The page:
Being involved in the hot rodding scene for nearly fifty years has given George a realistic perspective of his passion. His attitude is a combination of practicality and romance, and he isn’t one to argue staunchly for the “good old days”.


“Most car guys are collectors and innovators and improvisers, “ he says. “They can make this fit that and come up with what they want, and that is what it's all about, they are artists in their own way. They all have a parts collection that’s taken years to accumulate that they can call on when an idea for something comes up. I think building cars today can be expensive, doesn't matter how hands on you are. Of course it depends on what you want, how much you do (and can do) yourself, and the quality of the finished product. Materials are far more expensive, but everything is so readily available because of the Internet.

Having a hot rod on the road and being in a club enabled me to form many lifelong friendships with like-minded people both in Australia and overseas. Because it was a relatively small scene, everyone involved knew each other and distance was no boundary, as weekend runs to Victoria and Queensland to see mates and go on rod runs and go to shows were very commonplace. It was a very social scene, probably a bit tighter back then as numbers were smaller than now, but the scene today is really great with something going on every weekend almost all year round.


“I was also very fortunate in the fact that I worked for Ansett Airlines as a Traffic Officer from 1972 until 1984 and this allowed me to travel extensively to the US many times a year. I formed many friendships with older US hot rodders and was able to get access to all the parts and cars I needed. I still have and value these friendships and contacts today.”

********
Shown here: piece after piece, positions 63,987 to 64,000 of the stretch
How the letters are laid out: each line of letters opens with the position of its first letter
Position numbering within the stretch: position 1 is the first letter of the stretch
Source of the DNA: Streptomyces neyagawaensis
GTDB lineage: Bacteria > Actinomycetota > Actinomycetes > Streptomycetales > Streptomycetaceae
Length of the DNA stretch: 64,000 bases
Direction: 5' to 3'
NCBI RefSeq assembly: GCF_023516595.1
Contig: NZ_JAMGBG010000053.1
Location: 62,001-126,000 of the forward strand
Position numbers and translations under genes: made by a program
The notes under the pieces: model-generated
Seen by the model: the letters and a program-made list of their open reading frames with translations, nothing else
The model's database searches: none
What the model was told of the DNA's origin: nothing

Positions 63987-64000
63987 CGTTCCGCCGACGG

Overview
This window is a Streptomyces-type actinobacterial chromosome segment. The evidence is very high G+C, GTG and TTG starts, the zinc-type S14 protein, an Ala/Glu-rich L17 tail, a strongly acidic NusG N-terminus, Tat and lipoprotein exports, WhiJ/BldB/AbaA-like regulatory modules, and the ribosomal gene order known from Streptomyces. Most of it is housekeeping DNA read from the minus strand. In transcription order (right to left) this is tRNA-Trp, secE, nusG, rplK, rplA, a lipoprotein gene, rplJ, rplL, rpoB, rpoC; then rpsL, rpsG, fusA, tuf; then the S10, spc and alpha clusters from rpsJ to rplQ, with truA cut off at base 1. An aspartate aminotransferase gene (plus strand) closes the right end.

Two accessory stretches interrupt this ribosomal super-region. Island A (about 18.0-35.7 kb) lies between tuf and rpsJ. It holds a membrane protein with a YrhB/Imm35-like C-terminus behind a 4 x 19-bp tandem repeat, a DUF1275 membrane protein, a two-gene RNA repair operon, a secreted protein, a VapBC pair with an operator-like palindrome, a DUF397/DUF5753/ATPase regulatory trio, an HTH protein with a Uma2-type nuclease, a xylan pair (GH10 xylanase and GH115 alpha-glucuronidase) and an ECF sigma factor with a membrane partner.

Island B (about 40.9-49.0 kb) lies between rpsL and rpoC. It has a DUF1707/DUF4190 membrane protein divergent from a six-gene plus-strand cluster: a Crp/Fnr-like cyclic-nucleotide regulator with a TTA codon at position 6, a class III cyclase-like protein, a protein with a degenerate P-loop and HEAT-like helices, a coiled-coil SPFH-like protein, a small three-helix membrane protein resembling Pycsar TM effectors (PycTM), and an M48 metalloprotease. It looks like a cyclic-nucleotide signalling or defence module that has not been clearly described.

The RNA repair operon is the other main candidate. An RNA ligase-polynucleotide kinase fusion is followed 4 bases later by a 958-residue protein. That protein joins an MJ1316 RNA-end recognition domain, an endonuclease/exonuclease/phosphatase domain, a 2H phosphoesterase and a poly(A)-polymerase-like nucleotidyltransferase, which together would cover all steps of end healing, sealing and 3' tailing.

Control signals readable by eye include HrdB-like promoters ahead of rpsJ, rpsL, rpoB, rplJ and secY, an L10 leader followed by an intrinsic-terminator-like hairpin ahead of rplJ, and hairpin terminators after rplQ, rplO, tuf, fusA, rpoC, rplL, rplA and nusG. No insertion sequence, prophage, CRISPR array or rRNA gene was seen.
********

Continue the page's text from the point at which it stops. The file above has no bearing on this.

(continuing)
The car is registered for everyday use, has been driven to Victoria on three occasions, “A 1500 mile round trip, and it drives very well on the open road,” says George proudly. “I really like the car the way it is. I do have two other sets of wheels that totally change the car's’ appearance and I switch them over occasionally. One set are genuine magnesium Halibrand wheels and the other set are grey powder coated wire wheels with Veda Spec Hubcaps in keeping with the early theme.”


The highboy story is one of absolute luck and coincidence. What are the odds that George would rediscover the chassis from a car he sold almost fifty years ago? If that’s not enough, George has another tale for you: “When I was 17 I used to live in Inverell, a country town in north west NSW, and in a town nearby was a school teacher named Miss Jean Scott who drove a model A Ford Roadster,” recalls George. “When I bought the car from Bill, I was pulling it apart and under the seat was a receipt from the Currabubula General Store for some butter and other groceries in the name of Miss Jean Scott, all neatly handwritten and the amount in pounds shillings and pence and dated in the early sixties. That confirmed it was the same car I knew about all those years ago!”


It seems that George’s highboy was simply meant to be.


Mono leaf front spring, hairpin radius rods. Front brakes are JFZ 4 spot calipers and 11in discs concealed behind ‘48 Ford backing plates so as to appear like drum brakes. Rear end is Ford 9 inch 3.5 LSD Finned Drums, 4 bar, Aldan coil over shocks, home built exhaust system. Has Mitsubishi Galant steering box, Mazda 323 steering column, Stewart Warner Gauges, 80 litre fuel tank.